• surgical pancreas removal for cancer and non-cancer conditions
      • rare conditions including Shwachman-Diamond, Johanson-Blizzard, Pearson marrow-pancreas syndromes
      • other GI-related conditions with inflammation or chronic infection

In addition, Encala is calorically dense and well absorbed. It may be considered for the nutritional support of patients with the following conditions:

      • inadequate food/calorie intake including the frail elderly who often do not feel like eating enough food
      • unintentional, disease-related weight loss, including those in treatment for
          • heart failure
          • renal failure
          • cancer

This new calorie-dense treatment is something that can be offered to maximize the benefits of the food our patients are ingesting.

The bottom line on medical nutrition therapy for malabsorption

Encala is a new medical nutrition therapy that serves both as a source of healthy, high-calorie fat as well as a facilitator of absorption of foods and snacks that are consumed with the product. The use of the intervention is simple, effective, and minimally disruptive to typical, preferred dietary patterns.

Encala can potentially have a positive, broad impact on the treatment of a range of conditions. We hope that Encala is the first of many innovative nutritional supplements that become available so that your patients with poor growth or unintentional weight loss can thrive again.

References:

    1. Singh, VK, and Schwarzenberg, SJ. 2017. Pancreatic Insufficiency in Cystic Fibrosis. Journal of Cystic Fibrosis, Vol. 6, Suppl. 2, Nov., accessed via https://www.cysticfibrosisjournal.com/article/S1569-1993(17)30813-5/fulltext
    2. Physicians Committee for Responsible Medicine’s Guide to Clinicians. Accessed via https://nutritionguide.pcrm.org/nutritionguide/view/Nutrition_Guide_for_Clinicians/1342064/all/Cystic_Fibrosis
    3. Cystic Fibrosis Foundation. Healthy High-Calorie Eating. Accessed via https://www.cff.org/Life-With-CF/Daily-Life/Fitness-and-Nutrition/Nutrition/Getting-Your-Nutrients/Healthy-High-Calorie-Eating/
    4. Calvo-Lerma, J, Martínez-Barona, S, et al. 2017. Revista Española de Enfermedades Digestivas, versión impresa ISSN 1130-0108, Vol.109, No.10, Madrid, Oct., accessed via http://scielo.isciii.es/scielo.php?script=sci_arttext&pid=S1130-01082017001000003
    5. Cystic Fibrosis Foundation. 2019 Patient Registry Annual Data Report. Accessed via https://www.cff.org/Research/Researcher-Resources/Patient-Registry/2019-Patient-Registry-Annual-Data-Report.pdf
    6. Stallings, VA, Tindall, AM, et al. 2020. Improved residual fat malabsorption and growth in children with cystic fibrosis treated with a novel oral structured lipid supplement: A randomized controlled trial. PLOS ONE 15(9): e0239642. Accessed via https://journals.plos.org/plosone/article?id=10.1371/journal.pone.0232685
    7. Misra, S. 2012. Randomized double-blind placebo control studies, the “Gold Standard” in intervention-based studies. Indian J Sex Transm Dis AIDS. Jul-Dec; 33(2): 131–134, accessed via https://www.ncbi.nlm.nih.gov/pmc/articles/PMC3505292/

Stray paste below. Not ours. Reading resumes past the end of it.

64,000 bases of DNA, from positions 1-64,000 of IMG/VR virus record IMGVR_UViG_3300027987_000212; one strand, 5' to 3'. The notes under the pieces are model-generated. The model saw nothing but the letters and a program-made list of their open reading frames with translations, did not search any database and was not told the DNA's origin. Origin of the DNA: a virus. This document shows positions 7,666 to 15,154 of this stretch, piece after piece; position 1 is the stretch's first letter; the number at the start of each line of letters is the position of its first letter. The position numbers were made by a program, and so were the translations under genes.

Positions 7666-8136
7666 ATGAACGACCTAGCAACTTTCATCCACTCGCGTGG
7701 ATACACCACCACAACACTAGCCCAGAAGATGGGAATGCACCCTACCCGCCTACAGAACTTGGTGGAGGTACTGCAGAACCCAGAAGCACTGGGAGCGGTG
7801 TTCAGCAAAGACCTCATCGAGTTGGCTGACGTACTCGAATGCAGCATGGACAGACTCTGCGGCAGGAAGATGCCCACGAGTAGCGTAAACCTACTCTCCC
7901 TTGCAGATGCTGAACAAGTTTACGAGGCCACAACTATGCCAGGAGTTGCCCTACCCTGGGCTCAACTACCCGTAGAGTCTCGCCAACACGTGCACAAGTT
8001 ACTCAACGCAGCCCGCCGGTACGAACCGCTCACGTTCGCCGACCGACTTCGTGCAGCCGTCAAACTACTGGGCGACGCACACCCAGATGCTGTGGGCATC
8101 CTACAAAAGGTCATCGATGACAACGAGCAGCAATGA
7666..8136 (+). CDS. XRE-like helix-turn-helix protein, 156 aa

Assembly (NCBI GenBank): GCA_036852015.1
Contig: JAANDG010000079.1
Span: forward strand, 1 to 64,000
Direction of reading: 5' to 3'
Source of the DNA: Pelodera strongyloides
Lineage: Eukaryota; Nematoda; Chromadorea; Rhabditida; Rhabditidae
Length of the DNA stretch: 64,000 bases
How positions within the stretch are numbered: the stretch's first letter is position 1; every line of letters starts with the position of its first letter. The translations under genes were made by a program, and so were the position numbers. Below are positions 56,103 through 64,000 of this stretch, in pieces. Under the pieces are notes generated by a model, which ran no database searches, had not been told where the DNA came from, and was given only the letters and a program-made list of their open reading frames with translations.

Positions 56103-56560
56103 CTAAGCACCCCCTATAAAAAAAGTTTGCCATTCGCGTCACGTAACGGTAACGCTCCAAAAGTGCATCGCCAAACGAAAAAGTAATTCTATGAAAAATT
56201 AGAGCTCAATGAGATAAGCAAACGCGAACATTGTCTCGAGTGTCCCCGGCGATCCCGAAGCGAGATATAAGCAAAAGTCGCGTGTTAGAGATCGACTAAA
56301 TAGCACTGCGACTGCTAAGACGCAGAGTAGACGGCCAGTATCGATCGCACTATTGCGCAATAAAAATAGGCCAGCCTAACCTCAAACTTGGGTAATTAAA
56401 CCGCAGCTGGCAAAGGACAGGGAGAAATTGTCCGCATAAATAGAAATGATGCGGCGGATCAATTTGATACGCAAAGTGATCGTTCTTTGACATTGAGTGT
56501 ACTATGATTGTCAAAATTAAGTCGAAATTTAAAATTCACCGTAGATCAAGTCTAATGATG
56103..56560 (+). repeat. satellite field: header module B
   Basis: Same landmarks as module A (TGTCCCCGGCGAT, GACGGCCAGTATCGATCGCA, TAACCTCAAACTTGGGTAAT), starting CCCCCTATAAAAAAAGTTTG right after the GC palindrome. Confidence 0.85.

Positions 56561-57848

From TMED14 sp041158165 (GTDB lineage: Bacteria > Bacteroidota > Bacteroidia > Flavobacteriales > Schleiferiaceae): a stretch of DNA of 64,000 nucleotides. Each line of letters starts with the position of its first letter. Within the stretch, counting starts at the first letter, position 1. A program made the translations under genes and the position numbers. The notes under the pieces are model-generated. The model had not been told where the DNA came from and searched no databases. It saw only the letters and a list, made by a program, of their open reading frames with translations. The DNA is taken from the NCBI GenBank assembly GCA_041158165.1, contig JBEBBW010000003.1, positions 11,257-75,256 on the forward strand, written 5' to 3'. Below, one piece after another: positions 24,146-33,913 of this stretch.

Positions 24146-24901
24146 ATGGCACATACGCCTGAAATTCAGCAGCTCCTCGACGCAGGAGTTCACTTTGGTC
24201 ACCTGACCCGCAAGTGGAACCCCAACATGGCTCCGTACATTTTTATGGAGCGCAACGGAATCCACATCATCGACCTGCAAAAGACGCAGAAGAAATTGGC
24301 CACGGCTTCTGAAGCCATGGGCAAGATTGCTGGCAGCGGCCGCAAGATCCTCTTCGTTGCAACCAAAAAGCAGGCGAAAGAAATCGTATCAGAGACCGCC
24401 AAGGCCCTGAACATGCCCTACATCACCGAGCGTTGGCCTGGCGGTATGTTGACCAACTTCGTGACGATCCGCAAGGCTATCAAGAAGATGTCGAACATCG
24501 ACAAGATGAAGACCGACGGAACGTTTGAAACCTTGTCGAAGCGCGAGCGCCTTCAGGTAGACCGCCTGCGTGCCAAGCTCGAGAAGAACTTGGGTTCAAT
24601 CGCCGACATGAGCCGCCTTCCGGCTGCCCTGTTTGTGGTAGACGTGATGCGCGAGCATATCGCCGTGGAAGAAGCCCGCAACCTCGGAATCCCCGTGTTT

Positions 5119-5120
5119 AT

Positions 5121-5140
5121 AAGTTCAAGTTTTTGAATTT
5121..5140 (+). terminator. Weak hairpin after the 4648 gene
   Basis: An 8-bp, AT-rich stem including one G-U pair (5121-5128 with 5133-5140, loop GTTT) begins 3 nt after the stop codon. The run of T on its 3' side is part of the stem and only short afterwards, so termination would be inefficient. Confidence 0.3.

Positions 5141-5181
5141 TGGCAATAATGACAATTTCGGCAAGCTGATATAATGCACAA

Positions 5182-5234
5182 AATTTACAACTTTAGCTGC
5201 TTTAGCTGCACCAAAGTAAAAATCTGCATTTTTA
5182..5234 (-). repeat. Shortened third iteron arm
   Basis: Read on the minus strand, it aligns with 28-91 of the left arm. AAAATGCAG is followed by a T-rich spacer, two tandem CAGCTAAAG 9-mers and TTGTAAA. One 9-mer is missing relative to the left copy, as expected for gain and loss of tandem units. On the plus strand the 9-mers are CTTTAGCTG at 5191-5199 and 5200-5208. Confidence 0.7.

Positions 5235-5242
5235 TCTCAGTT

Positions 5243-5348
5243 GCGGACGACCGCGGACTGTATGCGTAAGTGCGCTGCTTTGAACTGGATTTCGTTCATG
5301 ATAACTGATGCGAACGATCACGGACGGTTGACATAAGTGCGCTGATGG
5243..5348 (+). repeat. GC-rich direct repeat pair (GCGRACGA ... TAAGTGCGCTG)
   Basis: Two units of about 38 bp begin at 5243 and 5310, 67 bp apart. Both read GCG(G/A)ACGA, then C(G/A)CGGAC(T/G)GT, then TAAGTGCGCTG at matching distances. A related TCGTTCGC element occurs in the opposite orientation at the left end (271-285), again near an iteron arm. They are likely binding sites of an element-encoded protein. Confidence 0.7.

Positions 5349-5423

8. Stallings VA, Schall JI, et al. Effect of Oral Lipid Matrix Supplement on Fat Absorption in Cystic Fibrosis: A Randomized Placebo-Controlled Trial. J Pediatric Gastroenterology and Nutrition. 2016; 63: 676-680.

    Financial disclosure: Dr. Stallings is the founder and a medical consultant to Envara Health, the company that makes Encala. She was the principal investigator on the NIH cystic fibrosis research study described in the article.


    Published 12/21/20. Updated 2/2/21.

Virginia (Ginanne) Stallings, M.D.
Virginia (Ginanne) Stallings, M.D. received her undergraduate degree in nutrition and foods from Auburn University and graduate degree in nutrition and biochemistry from Cornell. She received medical training at the University of Alabama-Birmingham, University of Virginia, and Hospital for Sick Children in Toronto.

Dr. Stallings is a Professor of Pediatrics at Children’s Hospital of Philadelphia (CHOP) and University of Pennsylvania Perelman School of Medicine. She holds the Cortner Chair in Gastroenterology and Nutrition and is the Director of the Nutrition Center. She has worked in nutrition clinical care, training, and research for more than 30 years at CHOP and has served as a consultant to national and international nutrition and health companies.

As a member of the National Academy of Medicine and fellow of the American Society of Nutrition, Dr. Stallings contributes to the nutrition scientist and physician community. She chaired the National Academy committees to improve federal School Lunch/Breakfast and the Global Burden of Food Allergies and contributed to the WIC nutrition program.

Dr. Stallings has received research and teaching awards from the American Society of Nutrition, American Academy of Pediatrics, Academy of Nutrition and Dietetics and National Academy of Medicine.

In her free time, Dr. Stallings enjoys bicycling, gardening and bird watching. In times before Covid-19, interests include traveling to national parks in the U.S, and abroad to Europe and South America.